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Spokane, Washington  Est. May 19, 1883
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100 years ago today in Spokane: French musical comedy star offers spirited prediction for American soldiers

From the Dec. 27, 1917 Spokane Daily Chronicle. (S-R Archives)
From the Dec. 27, 1917 Spokane Daily Chronicle. (S-R Archives)
Jim Kershner

Anna Held, “famous French star of musical comedy,” predicted that the Great War would result in the “the breeding of a new race in Europe.”

Held, who was appearing in Spokane, said that that Europe was “filled with dying races … from which vigor has departed because of centuries of intermarrying among families.”

But the American soldiers — “young, sturdy, full of ambition, enthusiastic” — were about to solve that problem, she said.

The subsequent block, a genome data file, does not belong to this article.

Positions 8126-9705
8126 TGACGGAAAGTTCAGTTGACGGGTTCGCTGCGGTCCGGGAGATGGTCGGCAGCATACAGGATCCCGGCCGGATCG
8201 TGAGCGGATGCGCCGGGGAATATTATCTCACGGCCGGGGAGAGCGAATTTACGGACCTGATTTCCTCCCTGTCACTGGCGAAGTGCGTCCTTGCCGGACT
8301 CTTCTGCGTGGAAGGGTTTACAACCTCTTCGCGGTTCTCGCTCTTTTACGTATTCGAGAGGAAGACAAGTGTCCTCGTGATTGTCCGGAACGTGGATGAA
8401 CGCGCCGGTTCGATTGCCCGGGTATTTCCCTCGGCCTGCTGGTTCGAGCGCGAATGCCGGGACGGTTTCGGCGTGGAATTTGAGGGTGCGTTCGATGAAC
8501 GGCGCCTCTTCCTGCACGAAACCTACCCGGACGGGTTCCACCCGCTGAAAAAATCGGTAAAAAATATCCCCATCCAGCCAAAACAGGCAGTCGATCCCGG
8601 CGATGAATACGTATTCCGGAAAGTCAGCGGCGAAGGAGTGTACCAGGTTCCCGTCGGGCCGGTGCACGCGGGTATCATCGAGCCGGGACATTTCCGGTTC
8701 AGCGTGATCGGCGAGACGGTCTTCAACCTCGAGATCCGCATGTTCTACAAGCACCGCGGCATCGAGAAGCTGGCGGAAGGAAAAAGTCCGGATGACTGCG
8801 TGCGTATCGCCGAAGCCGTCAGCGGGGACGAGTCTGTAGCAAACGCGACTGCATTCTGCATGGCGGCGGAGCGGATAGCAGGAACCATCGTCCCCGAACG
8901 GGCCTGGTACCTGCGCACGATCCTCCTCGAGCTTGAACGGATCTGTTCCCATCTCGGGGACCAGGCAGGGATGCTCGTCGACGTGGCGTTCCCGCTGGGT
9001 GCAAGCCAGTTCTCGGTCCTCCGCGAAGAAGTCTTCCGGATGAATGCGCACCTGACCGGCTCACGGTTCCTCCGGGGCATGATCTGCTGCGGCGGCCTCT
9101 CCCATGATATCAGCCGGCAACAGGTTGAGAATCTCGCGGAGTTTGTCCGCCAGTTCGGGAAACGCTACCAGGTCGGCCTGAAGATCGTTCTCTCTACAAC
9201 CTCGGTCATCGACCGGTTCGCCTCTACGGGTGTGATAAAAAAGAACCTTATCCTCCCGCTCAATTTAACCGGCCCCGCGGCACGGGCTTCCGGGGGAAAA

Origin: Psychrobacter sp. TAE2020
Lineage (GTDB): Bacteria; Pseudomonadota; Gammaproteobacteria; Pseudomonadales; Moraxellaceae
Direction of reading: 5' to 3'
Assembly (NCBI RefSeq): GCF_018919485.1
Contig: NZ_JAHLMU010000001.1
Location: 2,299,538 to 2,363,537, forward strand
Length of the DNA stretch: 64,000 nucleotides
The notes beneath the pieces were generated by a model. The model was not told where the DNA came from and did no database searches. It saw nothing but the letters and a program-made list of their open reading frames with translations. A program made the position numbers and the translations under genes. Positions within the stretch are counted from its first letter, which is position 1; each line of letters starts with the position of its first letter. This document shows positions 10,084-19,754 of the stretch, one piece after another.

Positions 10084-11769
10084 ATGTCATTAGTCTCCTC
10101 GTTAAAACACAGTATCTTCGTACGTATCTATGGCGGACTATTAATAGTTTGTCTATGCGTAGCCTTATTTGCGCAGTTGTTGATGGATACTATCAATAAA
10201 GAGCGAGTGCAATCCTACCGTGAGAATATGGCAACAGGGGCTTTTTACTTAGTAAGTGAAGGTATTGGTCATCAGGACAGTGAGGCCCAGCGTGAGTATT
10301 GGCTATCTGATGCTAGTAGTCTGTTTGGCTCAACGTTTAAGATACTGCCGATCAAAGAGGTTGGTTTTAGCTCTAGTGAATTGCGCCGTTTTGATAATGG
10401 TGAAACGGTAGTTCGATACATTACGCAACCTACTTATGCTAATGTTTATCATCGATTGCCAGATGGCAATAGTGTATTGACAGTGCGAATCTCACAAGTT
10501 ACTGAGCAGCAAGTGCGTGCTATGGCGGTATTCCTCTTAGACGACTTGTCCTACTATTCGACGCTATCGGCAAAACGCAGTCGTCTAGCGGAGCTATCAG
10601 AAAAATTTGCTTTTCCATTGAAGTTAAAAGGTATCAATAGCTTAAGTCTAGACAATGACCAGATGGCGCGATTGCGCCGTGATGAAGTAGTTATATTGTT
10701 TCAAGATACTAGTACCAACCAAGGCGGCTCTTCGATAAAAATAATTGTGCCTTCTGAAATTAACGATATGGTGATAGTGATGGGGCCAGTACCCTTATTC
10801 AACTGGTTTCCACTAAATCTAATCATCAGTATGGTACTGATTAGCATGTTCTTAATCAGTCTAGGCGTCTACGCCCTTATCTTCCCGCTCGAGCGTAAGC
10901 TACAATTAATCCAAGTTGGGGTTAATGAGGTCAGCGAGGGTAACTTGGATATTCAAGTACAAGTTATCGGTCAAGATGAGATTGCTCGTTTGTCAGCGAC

“Hereafter, the intermarriage of Americans and Europeans, especially with the English and the French, will not be confined to the union of millionaires’ daughters with noblemen,” she said. “Your troops, splendid, vigorous young men of the common people, will mate with French and British girls and in natural sequence, the women of their families will be attracted to the men of our European countries, and from the battlefields of this terrible war will arise a new race. It is inevitable.”

Held was starring in “Follow Me” at the Auditorium Theater, described in an ad as “the gorgeously bewildering musical comedy sensation direct from New York.”

From the shopping beat: Spokane merchants noted several striking differences in Christmas shopping habits in wartime 1917.

German-made toys, once a staple in U.S. stores, were non-existent. “But the Americans have filled this gap in a surprising manner, and are making better toys than the Germans ever did,” said one local merchant.

Also, people bought more staple articles, such as clothing, instead of more frivolous Christmas presents.

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